Azure Window

Rebuilding the heart of Malta

The Azure Window on the island of Gozo was Malta’s most famous landmark. This natural arch sadly collapsed in a storm in 2017, but there are now stunning plans for its reconstruction.

The storm that swept across the small island nation of Malta on 8 March 2017 was one of the worst experienced that year. Nevertheless, it would have soon faded into memory were it not for the gaping hole in the Maltese soul left visible to all: Malta’s Azure Window, which was several millions of years old, came crashing down.

The country’s natural icon was effectively demolished.

Politicians mourn the Azure Window

The response on social media helps us to understand the huge significance of this limestone arch – roughly 100 metres long and approx. 20 metres high – for the Maltese population. Let’s go back to the day after the storm.

Former minister president Joseph Muscat expressed his shock on Twitter at 11.13 a.m. that morning: “Reports commissioned over the years indicated that this landmark would be hard hit by unavoidable natural corrosion,” he wrote. “That sad day has arrived. It is heartbreaking.”

Azure Window before the storm
The Azure Window before the severe storm.

Possibly the new Azure Window
And possibly the new Azure Window in the near future.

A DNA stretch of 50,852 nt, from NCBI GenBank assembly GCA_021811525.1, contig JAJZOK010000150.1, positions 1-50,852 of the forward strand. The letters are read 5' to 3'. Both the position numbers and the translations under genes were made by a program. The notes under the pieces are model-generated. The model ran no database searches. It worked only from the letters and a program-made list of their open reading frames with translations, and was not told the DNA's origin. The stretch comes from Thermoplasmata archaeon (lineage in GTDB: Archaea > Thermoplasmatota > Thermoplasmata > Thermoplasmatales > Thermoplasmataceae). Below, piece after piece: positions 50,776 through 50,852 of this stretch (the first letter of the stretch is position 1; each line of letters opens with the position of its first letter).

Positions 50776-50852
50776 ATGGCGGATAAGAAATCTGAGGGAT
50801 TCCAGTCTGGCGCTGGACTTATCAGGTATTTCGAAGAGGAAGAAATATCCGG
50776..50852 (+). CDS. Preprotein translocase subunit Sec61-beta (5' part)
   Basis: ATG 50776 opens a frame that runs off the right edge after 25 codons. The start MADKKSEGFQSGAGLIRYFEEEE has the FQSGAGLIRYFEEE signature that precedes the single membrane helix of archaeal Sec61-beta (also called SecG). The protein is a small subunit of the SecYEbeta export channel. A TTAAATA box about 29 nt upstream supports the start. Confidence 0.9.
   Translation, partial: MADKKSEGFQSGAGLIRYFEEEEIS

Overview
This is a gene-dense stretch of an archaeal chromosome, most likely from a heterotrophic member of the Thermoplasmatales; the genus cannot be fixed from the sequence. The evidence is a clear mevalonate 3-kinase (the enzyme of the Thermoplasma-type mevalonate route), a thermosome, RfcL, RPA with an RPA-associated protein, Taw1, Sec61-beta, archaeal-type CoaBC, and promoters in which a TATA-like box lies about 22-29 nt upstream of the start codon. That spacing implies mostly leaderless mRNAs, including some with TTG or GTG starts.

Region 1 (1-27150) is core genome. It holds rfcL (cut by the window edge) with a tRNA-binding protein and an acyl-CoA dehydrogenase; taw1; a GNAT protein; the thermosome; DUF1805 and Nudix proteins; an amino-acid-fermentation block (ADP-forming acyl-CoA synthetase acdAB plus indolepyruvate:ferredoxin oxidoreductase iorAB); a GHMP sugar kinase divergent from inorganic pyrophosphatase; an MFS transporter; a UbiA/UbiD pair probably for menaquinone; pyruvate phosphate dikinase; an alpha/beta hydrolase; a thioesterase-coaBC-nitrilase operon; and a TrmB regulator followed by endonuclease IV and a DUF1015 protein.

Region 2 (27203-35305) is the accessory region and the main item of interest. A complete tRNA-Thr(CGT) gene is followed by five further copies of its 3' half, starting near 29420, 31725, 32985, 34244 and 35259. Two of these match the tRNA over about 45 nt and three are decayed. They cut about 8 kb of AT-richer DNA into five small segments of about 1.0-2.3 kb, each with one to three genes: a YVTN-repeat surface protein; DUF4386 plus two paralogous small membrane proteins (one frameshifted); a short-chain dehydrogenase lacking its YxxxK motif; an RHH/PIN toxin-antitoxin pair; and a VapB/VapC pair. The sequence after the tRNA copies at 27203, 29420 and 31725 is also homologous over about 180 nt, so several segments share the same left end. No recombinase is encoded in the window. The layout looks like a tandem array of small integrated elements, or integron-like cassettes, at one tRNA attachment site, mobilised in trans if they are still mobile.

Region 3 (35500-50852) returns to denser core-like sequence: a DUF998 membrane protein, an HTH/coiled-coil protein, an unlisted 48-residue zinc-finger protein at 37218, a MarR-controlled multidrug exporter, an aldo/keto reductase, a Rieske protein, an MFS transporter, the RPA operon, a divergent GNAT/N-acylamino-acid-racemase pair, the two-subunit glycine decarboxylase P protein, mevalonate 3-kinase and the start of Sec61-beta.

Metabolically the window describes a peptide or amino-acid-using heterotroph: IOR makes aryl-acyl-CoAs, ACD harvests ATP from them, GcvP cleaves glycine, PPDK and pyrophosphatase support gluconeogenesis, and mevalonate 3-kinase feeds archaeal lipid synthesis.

But now, three years later, it seems very likely that the collective broken heart of the Maltese population could soon be healed. Together with interior designer Elena Britanishskaya, architect Svetozar Andreev has developed a spectacular concept for the reconstruction of this former natural landmark as an art project. The concept has already been sent to the Maltese government by the two Russian natives. But more on that later.

The Heart of Malta

This extraordinary undertaking is already officially known as “The Heart of Malta”. There is a definite architectural idea behind the structure, despite all the underlying emotions.

Looking back at the Azure Window

The plans envisage a “polygonal architectural form with mirrored steel faces” that will “blend into the landscape”. It will have the same size and the same proportions as the original limestone arch. The interior has been designed by the architect in the form of a snail’s shell.

Each floor of this oversized spiral will present one thousand years of Maltese history. To achieve this, an exhibition with relevant content is being developed for the 5,000 square metres of available space. The specific details have not yet been revealed – the only information that leaked out recently is its use of state-of-the-art laser technology.

New Azure Window with boat
Aerial view of new Azure Window

Architect Andreev will generally rely on state-of-the-art technology and materials for the construction. He emphasizes: “For the project, we propose to make use of the latest techniques and materials available in architecture and shipbuilding, which will enable us to bring the project to reality while preserving the existing natural coastal landscape.”